LEITNER-WISE v. KONIAG, INC., No. 1:2017cv01859 - Document 30 (D.D.C. 2018)

Court Description: MEMORANDUM OPINION re: 15 Defendant's Motion for Summary Judgment, 19 Plaintiff's Motion for Extension of Time to Complete Discovery and to Hold Motion for Summary Judgment in Abeyance, and 26 Plaintiff's Motion for Partial Summary Judgment. Signed by Judge Amit P. Mehta on 12/13/2018. (lcapm3) (lcapm3, )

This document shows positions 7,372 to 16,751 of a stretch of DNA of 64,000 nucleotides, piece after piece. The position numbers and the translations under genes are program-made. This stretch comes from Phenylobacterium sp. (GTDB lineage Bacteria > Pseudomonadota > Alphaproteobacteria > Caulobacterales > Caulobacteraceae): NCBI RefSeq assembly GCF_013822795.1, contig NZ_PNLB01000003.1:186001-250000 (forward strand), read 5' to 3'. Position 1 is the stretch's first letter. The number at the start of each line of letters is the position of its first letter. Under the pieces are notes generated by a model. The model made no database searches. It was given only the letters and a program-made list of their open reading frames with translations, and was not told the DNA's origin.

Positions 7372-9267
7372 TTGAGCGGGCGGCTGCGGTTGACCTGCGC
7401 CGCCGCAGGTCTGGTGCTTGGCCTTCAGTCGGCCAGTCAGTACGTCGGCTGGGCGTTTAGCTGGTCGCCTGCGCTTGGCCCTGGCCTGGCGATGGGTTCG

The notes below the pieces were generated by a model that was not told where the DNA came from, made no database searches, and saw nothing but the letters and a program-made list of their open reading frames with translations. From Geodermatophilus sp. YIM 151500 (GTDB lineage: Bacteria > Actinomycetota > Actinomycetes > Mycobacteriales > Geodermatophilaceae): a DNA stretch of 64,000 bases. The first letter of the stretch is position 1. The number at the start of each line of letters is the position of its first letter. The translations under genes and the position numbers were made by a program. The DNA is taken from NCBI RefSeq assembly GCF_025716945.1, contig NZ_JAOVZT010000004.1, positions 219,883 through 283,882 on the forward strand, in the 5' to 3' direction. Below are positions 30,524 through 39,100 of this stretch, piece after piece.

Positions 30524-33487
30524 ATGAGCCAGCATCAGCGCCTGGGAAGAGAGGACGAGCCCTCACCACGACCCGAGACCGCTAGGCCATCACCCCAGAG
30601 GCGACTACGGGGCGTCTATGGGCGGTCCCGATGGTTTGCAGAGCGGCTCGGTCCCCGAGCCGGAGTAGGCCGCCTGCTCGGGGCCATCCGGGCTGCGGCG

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LEITNER-WISE v. KONIAG, INC. Doc. 30 UNITED STATES DISTRICT COURT FOR THE DISTRICT OF COLUMBIA _________________________________________ ) PAUL ANDREW LEITNER-WISE, ) ) Plaintiff, ) ) v. ) Case No. 17-cv-01859 (APM) ) KONIAG, INC., ) ) Defendant. ) _________________________________________ ) MEMORANDUM OPINION I. INTRODUCTION Plaintiff Paul Andrew Leitner-Wise is the inventor of a patented Self-Cleaning Gas Operating System for Firearms. Over 14 years ago, Plaintiff sold a majority interest in his company, Leitner-Wise Rifle Co. (“LWRC”), to subsidiaries of Defendant Koniag, Inc. and thereafter signed an Employment Agreement with LWRC that promised to pay him royalties from the sales of products incorporating his invention. Plaintiff now brings this case alleging, among other things, that Defendant failed to pay him earned royalties and fraudulently induced him to sell his ownership shares. He alleges common law claims of breach of contract, unjust enrichment, fraudulent inducement, and conversion. Defendant now seeks summary judgment as to all claims, and Plaintiff prays for partial summary judgment. Defendant prevails for three independent reasons: (1) upon leaving LWRC, Plaintiff agreed to a general release of all claims against Defendant; (2) all of Plaintiff’s claims are time barred; and (3) Defendant is not a party to the Employment Agreement and thus is under no obligation to pay Plaintiff royalties. In addition, the court denies Plaintiff’s request for additional Dockets.Justia.com discovery because it comes too late and, in any event, no foreseeable discovery could cure the fatal deficiencies inherent in Plaintiff’s case. II. BACKGROUND A. Factual Background 1 In October 1998, Plaintiff Paul Andrew Leitner-Wise founded the Leitner-Wise Rifle Company, Inc (“LWRC”). See Pl.’s Mot. for Part. Summ. J., ECF No. 26 [hereinafter Pl.’s Mot.], Pl.’s Stmt. of Facts Not Reasonably in Dispute, ECF No. 26-1 [hereinafter Pl.’s Facts], ¶ 1; Def.’s Opp’n to Pl.’s Mot. for Summ. J., ECF No. 28 [hereinafter Def.’s Opp’n], Def.’s Stmt. of Facts in Opp’n to Pl.’s Mot., ECF No. 28-1 [hereinafter Def.’s Opp’n Facts] (not contesting fact). In 2004, Plaintiff invented a “Self-Cleaning Gas Operating System for a Firearm” (“the Invention”), and secured a United States Patent on it in 2008. See Complaint, ECF No. 1 [hereinafter Compl.], ¶ 7; Def.’s Am. Answer, ECF No. 14 [hereinafter Am. Answer], ¶ 7; see also Compl., U.S. Patent, ECF No. 1-1. In 2004, Plaintiff sold a majority interest in LWRC to two of Defendant Koniag, Inc.’s subsidiaries, Koniag Development Corporation and Integrated Concepts and Research Corporation. See Pl.’s Facts ¶¶ 5, 6; Def.’s Opp’n Facts (not contesting fact); see also Pl.’s Mot., Ex. F, ECF No. 26-2. The following year, on April 11, 2005, Plaintiff signed an Employment Agreement with LWRC—at the time, controlled by Defendant’s subsidiaries—to serve as LWRC’s Chief Technical Officer. See Pl.’s Facts ¶ 17; Def.’s Opp’n Facts (not contesting fact); 1 In opposing Defendant’s Motion for Summary Judgment, Plaintiff failed to controvert any fact asserted in Defendant’s supporting statement of undisputed facts. See Def.’s Mot. for Summ. J., ECF No. 15, Def.’s Stmt. of Material Facts in Support of Def.’s Mot. for Summ. J., ECF No. 15-2; Pl.’s Opp’n to Def.’s Mot., ECF No. 23 (containing no responsive statement of facts). The court therefore treats as true the facts asserted in Defendant’s Statement. See Fed. R. Civ. P. 56(e); LCvR 7(h)(1). In addition, with his Motion for Partial Summary Judgment, Plaintiff did submit a statement of undisputed facts, see Pl.’s Mot. for Part. Summ. J., ECF No. 26, Pl.’s Stmt. of Facts Not Reasonably in Dispute, ECF No. 26-1, to which Defendant responded, see Def.’s Opp’n to Pl.’s Mot. for Summ. J., ECF No. 28, Def.’s Stmt. of Facts in Opp’n to Pl.’s Mot., ECF No. 28-1. The court treats as true any fact admitted by Defendant in this response. 2 see also Compl., Ex. B, ECF No. 1-2 [hereinafter Employment Agreement]. Plaintiff acknowledged in the Employment Agreement that “[a]ll right, title and interest in and to the [Invention] shall be and remain the sole and exclusive property of [LWRC].” Employment Agreement ¶ 11(a). The agreement also contained a royalty provision with respect to the Invention: Employer hereby acknowledges that [Plaintiff] has developed certain Intellectual Property prior to the execution of this Agreement which Employer desires to exercise ownership rights including patents developed while [Plaintiff] was employed by [LWRC]. Employer will separately pay a royalty of one half of one percent (.05%) on the net sale price of each product containing a previously patented or patentable or otherwise protected device developed by [Plaintiff] . . . The royalties[] payable under this subsection shall not be due and payable until Employer’s books of accounts show the existence of pre-tax profits . . . Payment of royalties under this section shall not be withheld or terminated regardless of any Termination of the [Plaintiff] for any reason. Employment Agreement ¶ 11(f); see also Pl.’s Facts ¶ 18. The Employment Agreement also stated that “[t]his Agreement is personal to [LWRC] and to [Plaintiff] and may not be assigned by either party without the written consent of the other.” Employment Agreement ¶ 13. And it provided that “[t]his Agreement shall be interpreted and construed in accordance with the laws in Virginia.” Id. ¶ 22. On January 20, 2006, Defendant’s subsidiaries sold their interests in LWRC to the LeitnerWise Acquisition Group, LLC. See Def.’s Mot. for Summ. J., ECF No. 15 [hereinafter Def.’s Mot.], Def.’s Stmt. of Material Facts in Support of Def.’s Mot. for Summ. J., ECF No. 15-2 [hereinafter Def.’s Facts], ¶ 1; see also Def.’s Mot., LWAG Certificate of Incorporation, ECF No. 15-9 [hereinafter LWAG Incorporation], at KON 000276–279; see also Pl.’s Facts ¶ 27 (acknowledging “Defendant claims to have sold all of its interest to the Leitner-Wise Acquisition Group, LLC on January 20, 2006” without contesting the fact). Plaintiff, a member and manager 3 of the Leitner-Wise Acquisition Group, signed the acquisition documents. Def.’s Facts ¶¶ 2–3; see also LWAG Incorporation at KON 000233, KON 000278; Pl.’s Opp’n to Def.’s Mot., ECF No. 23 [hereinafter Pl.’s Opp’n] (not contesting fact). Ten months later, Plaintiff left his employment with LWRC. Compl. ¶ 22; Def.’s Facts ¶ 7 (citing to Termination Letter); Pl.’s Opp’n (not contesting fact). On October 31, 2006, contemporaneous with his departure, Plaintiff signed a Termination Agreement “by and between [LWRC] and [Plaintiff].” See Def.’s Mot., Termination of Employment, ECF No. 15-11 [hereinafter Termination Agreement]; Pl.’s Opp’n (not contesting fact). The Termination Agreement contained a broadly worded general release provision: In exchange for the execution of this letter agreement by [LWRC], the execution of the Equities Purchase Agreement by Ryan and other good and valuable consideration, you hereby, among other things, fully, forever, irrevocably and unconditionally release and discharge [LWRC], and any subsidiary or affiliated organization of the Company and their current or former officers, directors, stockholders, corporate affiliates, members, managers, attorneys or employees (the “Released Parties”) from any and all claims, charges, complaints, demands, actions, causes of action, suits, rights, debts, sums of money, costs, accounts, covenants, contracts, agreements, promises, omissions, damages, obligations, liabilities and expenses (including attorney’s fees and costs), of every kind and nature, known or unknown, which you ever had or now have against the Released Parties, including, but not limited to, all claims arising out of your employment, all claims arising out of the Employment Agreement, all claims arising out of your separation from employment, all claims arising from any failure to re-employ you . . . all wrongful discharge claims, common law tort, defamation, breach of contract and other common law claims . . . . 4 Termination Agreement ¶ 1. The Termination Agreement defined the “Employment Agreement” to be the agreement containing the royalty provision. Id. ¶ (i) (defining Employment Agreement as agreement signed on April 11, 2005). 2 According to Plaintiff, on April 18, 2008, LWRC sold its interest in the Invention to LWRC International, LLC for five million dollars. See Compl. ¶¶ 28, 36; see also Compl., Ex. D, ECF No. 1-4. Defendant never paid Plaintiff royalties for the Invention. See Pl.’s Facts ¶ 28; Def.’s Opp’n Facts (not contesting fact). According to Plaintiff, at some point a copy of the 2005 Employment Agreement was taken from him, and in 2014, an immigration attorney for Plaintiff discovered the Employment Agreement and provided it to Plaintiff. See Compl. ¶¶ 24, 39. B. Procedural Background Plaintiff filed this action on September 11, 2017, pleading four causes of action against Defendant: (1) breach of contract, (2) unjust enrichment, (3) fraudulent inducement, and (4) conversion. See Compl. ¶¶ 40–67. The breach of contract and unjust enrichment claims are premised on Defendant’s alleged failure to pay him royalties under the Employment Agreement. See id. ¶¶ 40–52. The fraudulent inducement and conversion claims contend that Defendant caused Plaintiff to enter into unspecified contracts under false pretenses, namely, Defendant promised to fund LWRC through a private offering, when it never intended to do so. See id. ¶¶ 53– 67. Defendant filed an initial Answer on November 15, 2017, see Answer, ECF No. 7, after which the court entered a scheduling order, which permitted discovery to commence as of 2 Plaintiff disputes the significance of an IP assignment signed contemporaneously with the Termination Agreement in light of a prior IP assignment. See Pl.’s Opp’n at 1–2. But neither IP assignment is material to the court’s decision, so the court does not address them in its recitation of uncontested, material facts. 5 December 18, 2017, see Order, ECF No. 11, at 1. The court set September 18, 2018, as the discovery deadline. See id. Defendant filed an Amended Answer on February 6, 2018. See Am. Answer. Shortly thereafter, on March 2, 2018—six months before the close of discovery— Defendant moved for summary judgment as to all claims. See Def.’s Mot. Plaintiff did not, however, file a timely opposition to Defendant’s motion. Instead, over three months later, on June 18, 2018, Plaintiff filed a motion seeking to “expand discovery deadlines” and “hold responses to Defendant’s Motion for Summary Judgment in abeyance.” Mot. to Expand Disc., ECF No. 19 [hereinafter Mot. to Expand Disc.], at 1. Before briefing on his motion became ripe, however, Plaintiff filed his opposition to Defendant’s Motion for Summary Judgment on June 27, 2018. See Pl.’s Opp’n. Then, two months later, Plaintiff moved for partial summary judgment, asking the court to find that Defendant had breached the Employment Agreement by assigning the Invention without his consent and without compensation. See generally Pl.’s Mot. The court now addresses all three motions: (1) Defendant’s Motion for Summary Judgment, (2) Plaintiff’s Motion to Expand Discovery and to Hold Defendant’s Motion in Abeyance, and (3) Plaintiff’s Motion for Partial Summary Judgment. The court begins by analyzing the parties’ motions for summary judgment, then turns to Plaintiff’s motion to extend the time for discovery and to hold in abeyance a decision on summary judgment. III. LEGAL STANDARD Summary judgment is appropriate “if the movant shows that there is no genuine dispute as to any material fact and the movant is entitled to judgment as a matter of law.” Fed. R. Civ. P. 56(a). A “genuine dispute” of a “material fact” exists when the fact is “capable of affecting the substantive outcome of the litigation” and “the evidence is such that a reasonable jury could 6 return a verdict for the nonmoving party.” Elzeneiny v. District of Columbia, 125 F. Supp. 3d 18, 28 (D.D.C. 2015). In assessing a motion for summary judgment, the court considers all relevant evidence presented by the parties. See Brady v. Office of Sergeant at Arms, 520 F.3d 490, 495 (D.C. Cir. 2008). The court looks at the facts in the light most favorable to the nonmoving party and draws all justifiable inferences in that party’s favor. See Anderson v. Liberty Lobby, Inc., 477 U.S. 242, 255 (1986). If the court determines “no reasonable jury could reach a verdict in [his] favor,” then summary judgment is appropriate. Wheeler v. Georgetown University Hosp., 812 F.3d 1109, 1113 (D.C. Cir. 2016). Courts are “not to make credibility determinations or weigh the evidence.” Holcomb v. Powell, 433 F.3d 889, 895 (D.C. Cir. 2006). IV. DISCUSSION A. Motions for Summary Judgment Defendant’s Motion for Summary Judgment is granted—and Plaintiff’s Partial Motion for Summary Judgment is denied—for the following three reasons. First, Plaintiff expressly released Defendant as to all claims he now asserts. Second, all of Plaintiff’s claims are barred by applicable statutes of limitations. And, third, Koniag is an improper defendant as to the breach of contract claim. 1. Express Release of Claims Under Virginia law, 3 a contract must be interpreted as written. See, e.g., Bridgestone/Firestone v. Prince William Square Assocs., 250 Va. 402, 407 (Va. 1995) (“When 3 In interpreting substantive contract issues, the court looks to Virginia law. The two main contracts at issue in this case—the Employment Agreement and the Termination Agreement—expressly state that Virginia law governs any contractual dispute. See Employment Agreement ¶ 22 and Termination Agreement ¶ 9. The court must honor such explicit choice-of-law agreements by contracting parties. See Southern California Edison Co. v. F.E.R.C., 502 F.3d 176, 181 (D.C. Cir. 2007); see also RESTATEMENT (SECOND) OF CONFLICT OF LAWS § 187 (1971); cf. Milanovich v. Costa Crociere, S.p.A., 954 F.2d 763, 767–68 (D.C. Cir. 1992) (applying a choice-of-law provision in passage tickets). 7 contract terms are clear and unambiguous, a court must construe them according to their plain meaning.”). Further, “[l]ike the terms of any contract, the scope and meaning of a release agreement ordinarily is governed by the intention of the parties as expressed in the document they have executed.” Berczek v. Erie Ins. Group, 259 Va. 795, 799 (Va. 2000). “When the contract is lawful and the language is free from ambiguity, the agreement furnishes the law that governs the parties.” Id. In this case, the Termination Agreement’s release provision is “free from ambiguity.” It is clear, expansive in scope, and enforceable under Virginia law. See Ferguson v. Stokes, 287 Va. 446, 450–51 (Va. 2014) (enforcing provision in which the parties mutually released each other “from any and all claims . . . past or present, known or unknown, fixed or contingent, which have arisen or might arise in the future, for or because of any matter or thing done, omitted, or suffered to be done from the beginning of time to the date of th[e] [r]elease”). The Termination Agreement therefore “furnishes the law that governs the parties.” Berczek, 259 Va. at 799. The release’s broad terms easily reach both Defendant and the claims asserted against it. As part of the Termination Agreement, Plaintiff agreed to generally release all entities and persons affiliated with LWRC, both past and present. The Termination Agreement defines the “Released Parties” to include “the Company, and any subsidiary or affiliated organization of the Company and their current or former officers, directors, stockholders, corporate affiliates, members, managers, attorneys, or employees . . . ” Termination Agreement ¶ 1 (emphasis added). This definition plainly includes Defendant. At the time of the Termination Agreement, Defendant qualified as a “former” “corporate affiliate” of LWRC, as Defendant was the parent company of LWRC’s “former” majority owners, Koniag Development Corporation and Integrated Concepts and Research Corporation. See Def.’s Facts ¶ 1; LWAG Incorporation at KON 000276–279; Pl.’s 8 Facts ¶ 27 (noting that Defendant’s subsidiaries divested from LWRC prior to Termination Agreement). The clear terms of the release therefore include Defendant. Moreover, the release easily covers the claims Plaintiff asserts against Defendant. As relevant here, Plaintiff agreed to fully, forever, irrevocably and unconditionally release and discharge [the Released Parties] from any and all claims, charges, complaints, demands, actions, causes of action, suits, rights, debts, sums of money, costs, accounts, covenants, contracts, agreements, promises, omissions, damages, obligations, liabilities and expenses (including attorney’s fees and costs), of every kind and nature, known or unknown, which you ever had or now have against the Released Parties, including but not limited to, . . . all claims arising out of the Employment Agreement . . . all common law tort, . . . breach of contract and other common law claims . . . Employment Agreement ¶ 1 (emphasis added). This sweeping text easily encompasses the causes of action Plaintiff presses here. Count I for breach of contract arises out of the commitment to pay royalties contained in the Employment Agreement. See Compl. ¶¶ 40–52. The release expressly reaches “all claims arising out of the Employment Agreement.” Termination Agreement ¶ 1. Counts II, III, and IV for unjust enrichment, fraudulent inducement, and conversion, respectively, are likewise covered by the release. Plaintiff agreed not to bring against the Released Parties, including Defendant, any “common law tort[s]” or “other common law claims,” whether he knew about them at the time or not. Id. In short, the unambiguous text of the Termination Agreement’s release provision is controlling and thus, by itself, ends Plaintiff’s case. Plaintiff makes three unavailing arguments to dispute the release’s power. First, he erroneously contends that the release “does not address . . . his entitlement to compensation for his intellectual property.” Pl.’s Opp’n at 8. This argument has no legs. The release applies to “all claims . . . arising out of the Employment Agreement,” Termination Agreement ¶ 1, and defines the Employment Agreement as the contract signed on April 11, 2005, see id. ¶ (i). It is the 9 Employment Agreement that contains the compensation provision for Plaintiff’s intellectual property, upon which he now tries to sue. See Employment Agreement ¶ 11(f). But the release expressly precludes him from doing so. Second, in the same breath as his first argument, Plaintiff insists that he “reasonably did not contemplate” that the release addressed his right to royalty payments. Pl.’s Opp’n at 8. But Plaintiff’s post-hoc characterization of his then-understanding is not controlling; the clear and unambiguous terms of the release are what bind him. See Ott v. L & J Holdings, LLC, 275 Va. 182, 187 (Va. 2008) (stating that “a court [shall] construe a document according to its plain terms if it is clear and unambiguous on its face”). Any construction of the release that would exclude the claims against Defendant seeking unpaid royalties would be flatly inconsistent with its terms. Lastly, Plaintiff wrongly asserts that the release does not forbid claims arising from the royalty provision because the Employment Agreement provided that “[p]ayment of royalties under this section shall not be withheld or terminated regardless of any Termination of [Plaintiff] for any reason.” See Pl.’s Mot. at 8; Employment Agreement ¶ 11(f). This section means that royalty payments would continue after Plaintiff’s termination, regardless of the reason. But that provision does not foreclose what happened later. In 2006, Plaintiff ended his employment with LWRC and he agreed to release all claims under the Employment Agreement. Thus, even if Plaintiff’s right to royalties technically survived his termination, 4 he gave up the ability to enforce that right. For these reasons, the court finds that the Termination Agreement’s release bars Plaintiff’s claims against Defendant. Plaintiff’s case fails for two other reasons, to which the court now turns. 4 Plaintiff arguably assigned away his royalty rights as part of the Assignment Agreement in 2006, which he entered into at the same time as the Termination Letter. In the Assignment Agreement, Plaintiff transferred and assigned all “right, title and interest” in the Invention to LWRC. See Def.’s Mot., Ex. I, ECF No. 15-13, ¶ 2.1. He also agreed that the Assignment Agreement “supersede[s] all prior agreements and understandings, oral and written, between the Parties with respect to the subject matter hereof.” Id. ¶ 8.4. 10 2. Statutes of Limitations Before discussing the merits of Defendant’s limitations defense, the court must acknowledge a nuance in its choice of law. To determine which law to apply, the court looks to the forum’s choice-of-law rules. See A.I. Trade Fin., Inc., v. Petra Int’l Banking Corp., 62 F.3d 1454, 1458 (D.C. Cir. 1995). 5 In the District of Columbia, statutes of limitations are procedural and therefore “almost always mandate application of the District’s own statute of limitations.” Id. The court, therefore, applies D.C. law on this issue. Under D.C. law, a three-year statute of limitations applies to all four of Plaintiff’s claims. 6 See D.C. Code § 12-301(7) (contract claim); see id. § 12-301(8) (applying three-year limitation period to claims “for which a limitation is not otherwise specially prescribed”). At the latest, Plaintiff’s claims accrued in 2008, nine years before he brought this case. A claim for breach of contract accrues when a party fails to perform as required by the contract. See Eastbanc, Inc. v. Georgetown Park Assocs. II, L.P., 940 A.2d 996, 1004 (D.C. 2008) (citations omitted). The breach of the Employment Agreement occurred no later than April 18, 2008, when LWRC sold the rights in the Invention to LWRC International, Inc. without Plaintiff’s consent. See Compl. ¶¶ 28, 43; Employment Agreement ¶ 13 (stating that the Agreement could “not be assigned by either party without the written consent of the other”). Similarly, an unjust enrichment claim accrues at the time of the wrongful act that gives rise to a duty of restitution. See News World Commc’ns, Inc. v. Thompsen, 878 A.2d 1218, 1223 (D.C. 2005) (internal quotation and citation omitted). That claim, too, accrued on April 18, 2008, when LWRC breached the Employment Agreement and 5 The choice-of-law provisions in the contracts at issue do not bear on the statute of limitations inquiry—as they do on the other issues in this opinion—because they supply only the substantive law applicable to the dispute. See Dalal v. Goldman Sachs & Co., Inc., 575 F.3d 725, 726 (D.C. Cir. 2009). 6 Even if the court followed Virginia law, Plaintiff could rely on five years at most. Virginia law allows for five years for claims pertaining to contracts in writing and five years for conversion claims. See Va. Code § 8.01-246(2); Va. Code § 8.01-243(B). It provides three years for unjust enrichment, see Va. Code § 8.01-246(4), and two years for fraudulent inducement, see Va. Code § 8.01-248 (covering personal actions not otherwise specified). 11 earned five million dollars without providing restitution to Plaintiff. See ¶¶ 28, 36, 47. Plaintiff’s contract and quasi-contract claims needed to be filed by April 18, 2011, and are thus time-barred. Claims of fraudulent inducement and conversion accrue when a plaintiff has actual or inquiry notice of the wrong committed by a defendant. See Diamond v. Davis, 680 A.2d 364, 372 (D.C. 1996). Plaintiff’s fraudulent inducement claim is based on Defendant’s representations during contract negotiations that LWRC “would continue as a going concern” and it would be funded by a private offering. Compl. ¶ 54. That claim accrued on January 20, 2006, when Defendant sold its interest in LWRC, see Def.’s Facts ¶ 1, clearly demonstrating that the promises to treat LWRC as a “going concern” or to fund it through a private offering were untrue. Plaintiff obviously knew about that sale because Defendant sold its interest in LWRC to a group in which Plaintiff was a member. See id. ¶¶ 1–3. Plaintiff’s conversion claim is based on the sale of his “intellectual property . . . unlawfully . . . for five million dollars.” Compl. ¶ 66. It, therefore, accrued on or near April 18, 2008, when Plaintiff should have been on notice of the alleged unlawful sale. At the latest, it accrued on December 9, 2008, when Plaintiff finally received his patent for the Invention, which listed LWRC International, and not Defendant or its subsidiaries, as the assignee. See Compl., U.S. Patent, ECF No. 1-1, at 1. For these reasons, Plaintiff had to have filed at the latest by December 9, 2011, three years after his conversion claim accrued. He filed nearly six years later. Plaintiff invokes equitable tolling to advocate for a later accrual date. He relies solely on the assertion that “[i]mmediately following cessation of his unemployment with [LWRC], unknown persons removed all copies of [Plaintiff’s] contracts from his possessions at the company’s offices and all copies of [the Employment Agreement] were believed to be lost.” 12 Compl. ¶ 24; see also Pl.’s Opp’n at 10–12; Pl.’s Mot. at 13–15. This allegation, even if taken to be true, cannot trigger equitable tolling. In the District of Columbia, equitable tolling may be found if the defendant “ha[s] done something that amounted to an affirmative inducement to plaintiffs to delay bringing action.” Beach TV Props., Inc., v. Solomon, 306 F. Supp. 3d 70, 89 (D.D.C. 2018) (internal quotation marks and citations omitted). Put another way, equitable tolling may be found if the defendant “has done anything that would tend to lull the plaintiff into inaction.” P’ship Placements, Inc. v. Landmark Ins. Co., 722 A.2d 837, 842 (D.C. 1998) (citations omitted). To prevail with equitable tolling, a plaintiff must also show he has “pursu[ed] his rights diligently.” Mizell v. Suntrust Bank, 26 F. Supp. 3d 80, 87 (D.D.C. 2014) (quoting Pace v. DiGuglielmo, 544 U.S. 408, 418 (2005)). Plaintiff fails the equitable tolling standard for a host of reasons. First, he does not contend that Defendant took the affirmative act of stealing the contract. Instead, he alleges “unknown persons” stole them. Compl. ¶ 24. For that reason alone, equitable tolling does not apply. Second, Plaintiff comes nowhere close to showing that, even if Defendant or its agents took the contracts, such action would “tend to lull plaintiff into inaction.” P’ship Placements, 722 A.2d at 842. The alleged theft of the contracts did nothing to prevent his causes of action, all of which could have been brought without the stolen material. For his breach of contract and unjust enrichment claims, Plaintiff had to have known the Employment Agreement contained a royalty agreement—he was a party to the contract, after all. See Fitzgerald v. Seamans, 553 F.2d 220, 228–29 (D.C. Cir. 1977) (finding no equitable tolling because appellant knew of the material facts). Similarly, for his fraudulent inducement and conversion claims, Plaintiff knew about Defendant’s supposed false representations made to him in the negotiated sale of LWRC. See Compl. ¶ 55. Thus, Plaintiff could have timely pleaded these claims even without the contracts. Furthermore, these reasons 13 demonstrate that Plaintiff did not act diligently in bringing his claim. Equitable tolling therefore does not apply. In addition to equitable tolling, Plaintiff avers that 35 U.S.C. § 286 provides a six-year limitation for patent infringement damages. Pl.’s Opp’n at 12–13; Pl.’s Mot. at 15–16. This is a frivolous argument because Plaintiff did not plead patent infringement. See Compl. ¶¶ 40–67. Accordingly, none of Plaintiffs’ causes of action overcome the limitations bar. The court turns now to its final reason to grant Defendant’s Motion. 3. Koniag is an Improper Defendant for the Breach of Contract Claim For his breach of contract claim, Plaintiff has not put forth adequate evidence that Defendant owed him any legal obligation under the Employment Agreement. As discussed, Plaintiff’s first claim arises from the 2005 Employment Agreement entitling him to royalties on the Invention. That agreement was signed by LWRC and Plaintiff. See Employment Agreement ¶ 27. Koniag was not a party to that contract, so it cannot be held liable under it. Plaintiff rebuts this straightforward logic by arguing that Koniag had “absolute dominion and control” over LWRC when the contract was made. Pl.’s Mot. at 10–13. Plaintiff bolsters this argument with an affidavit testifying that Koniag and its subsidiaries owned 53% of LWRC, Koniag’s Chief Operating Officer was LWRC’s Corporate Secretary, and that person was paid by Koniag. See Pl.’s Opp’n, Pl.’s Aff., ECF No. 23-1, ¶¶ 2–6. He also states that Koniag and LWRC “were [] enmeshed with shared officers, board members and compensation of the employees”; “Koniag was the majority shareholder of [LWRC]”; “a majority voting block of the Board of Directors of [LWRC] were held by two current board members of Koniag”; and three individuals “simultaneously controll[ed] [LWRC] while directly controlling the three hundred thousand dollar 14 line of credit from Koniag.” Pl.’s Mot. at 10–11. These facts, even if true, are insufficient to have Koniag bear responsibility for LWRC’s legal obligations. Under Virginia law, 7 “[b]efore [a] corporate entity may be properly disregarded and the parent corporation held liable for the acts of its subsidiary . . . it must be shown not only that undue domination and control was exercised by the parent corporation over the subsidiary, but also that this control was exercised in such a manner as to defraud and wrong the complainant.” Beale v. Kappa Alpha Order, 192 Va. 382, 396 (Va. 1951). Here, the facts Plaintiff provides, even if read in the light most favorable to him, do not come close to proving that Defendant exercised control over LWRC “in such a manner as to defraud and wrong the complainant.” Id. Not one of the above facts even touches on how Plaintiff was defrauded by Defendant’s alleged exercise of “undue domination and control” over LWRC. Therefore, no reasonable jury could find that LWRC’s corporate form should be disregarded, such that Defendant should be held liable for breach of the Employment Agreement. * * * For the foregoing reasons, Defendant’s Motion for Summary Judgment is granted and Plaintiff’s Motion for Partial Summary Judgment is denied. The court now turns to Plaintiff’s Motion to Expand Discovery and Hold Summary Judgment in Abeyance. B. Plaintiff’s Motion to Expand Discovery and Hold Summary Judgment in Abeyance Under Federal Rule 56(d) The court denies Plaintiff’s Motion to Expand Discovery and Hold Summary Judgment for three reasons. First, the motion is untimely. Second, Plaintiff has not complied with the 7 The court reverts to using Virginia law for this substantive issue. See supra note 3. 15 established procedural requirements of a Rule 56(d) motion. And, third, no foreseeable additional discovery could help Plaintiff defeat Defendant’s Motion for Summary Judgment. 1. Untimeliness To begin, Plaintiff filed his Motion to Expand Discovery and to Hold Defendant’s Motion in Abeyance long after it came due. Plaintiff did not file a timely opposition to Defendant’s motion and instead filed his Rule 56(d) motion three months late. The court nevertheless could consider Plaintiff’s motion if he demonstrates “excusable neglect” for his tardiness. Fed. R. Civ. P. 6(b)(1)(B). But this he fails to do. Missing a deadline because of other case responsibilities does not constitute excusable neglect. See D.A. v. District of Columbia, 2007 WL 4365452, at * 4 (D.D.C. Dec. 6, 2007) (citing Citizens’ Protective League v. Clark, 178 F.2d 703, 704 (D.C. Cir. 1949) and Maghan v. Young, 154 F.2d 13, 13 (D.C. Cir. 1946)). Yet, that is Plaintiff’s counsel’s only justification for missing the deadline in this case. See Mot. to Expand Disc. ¶¶ 9–19. Plaintiff’s motion is thus denied as untimely. 2. Non-compliance with Procedural Requirements Even if Plaintiff’s motion was timely, the court would not grant it. To prevail on a Rule 56(d) motion, a party must submit a declaration that satisfies three criteria. With “sufficient particularity,” the declaration “must outline the particular facts he intends to discover and describe why those facts are necessary to the litigation”; “explain why he could not produce the facts in opposition to the motion”; and “show the information is in fact discoverable.” Convertino v. U.S. Dep’t of Justice, 684 F.3d 93, 99–100 (D.C. Cir. 2012) (cleaned up); see also Ames v. Nielsen, 286 F. Supp. 3d 70, 95 (D.D.C. 2017) (cleaned up). Plaintiff fails to satisfy any of these requirements. Plaintiff acknowledges as much, writing that “he has not had sufficient time to examine what discovery has been produced, to discern what exactly is deficient and to enumerate the elements 16 of a Rule 56(d) affidavit.” Mot. to Expand Disc. at 6. Plaintiff’s Rule 56(d) motion therefore fails under Convertino’s requirements. 3. Discovery Would Make No Material Difference Even if Plaintiff could overcome these threshold deficiencies, the court finds a much deeper flaw with Plaintiff’s request—there is no plausible discovery that could overcome the court’s reasons for granting Defendant’s Motion for Summary Judgment. The court cannot conceive of evidence Plaintiff could muster to overcome the Termination Agreement’s release, to prevail on equitable tolling, and to prove Koniag is the proper defendant as to his breach of contract claim. For this additional reason, his Rule 56(d) request is denied. 4. Expanding Discovery Request Finally, the court denies Plaintiff’s request to “expand” discovery, which the court interprets as a motion to extend the discovery period. That motion, too, is denied. Plaintiff concedes his lack of diligence in reviewing and pursuing timely discovery. See Mot. to Expand Disc. at 6; see also Lopez v. Timeco Inc., 291 F. Supp. 3d 1, 3 (D.D.C. 2017) (noting that the primary consideration in deciding whether to amend a scheduling order is the party’s diligence in seeking discovery before the deadline). Additionally, as discussed, additional time for discovery will not alter the outcome. Extending discovery is therefore not warranted. 17 V. CONCLUSION For the reasons set forth above, Defendant’s Motion for Summary Judgment is granted. Plaintiff’s Motion for Partial Summary Judgment and Motion to Expand Discovery and Hold Summary Judgment in Abeyance are denied. A separate, final order accompanies this Memorandum Opinion. Dated: December 13, 2018 Amit P. Mehta United States District Judge 18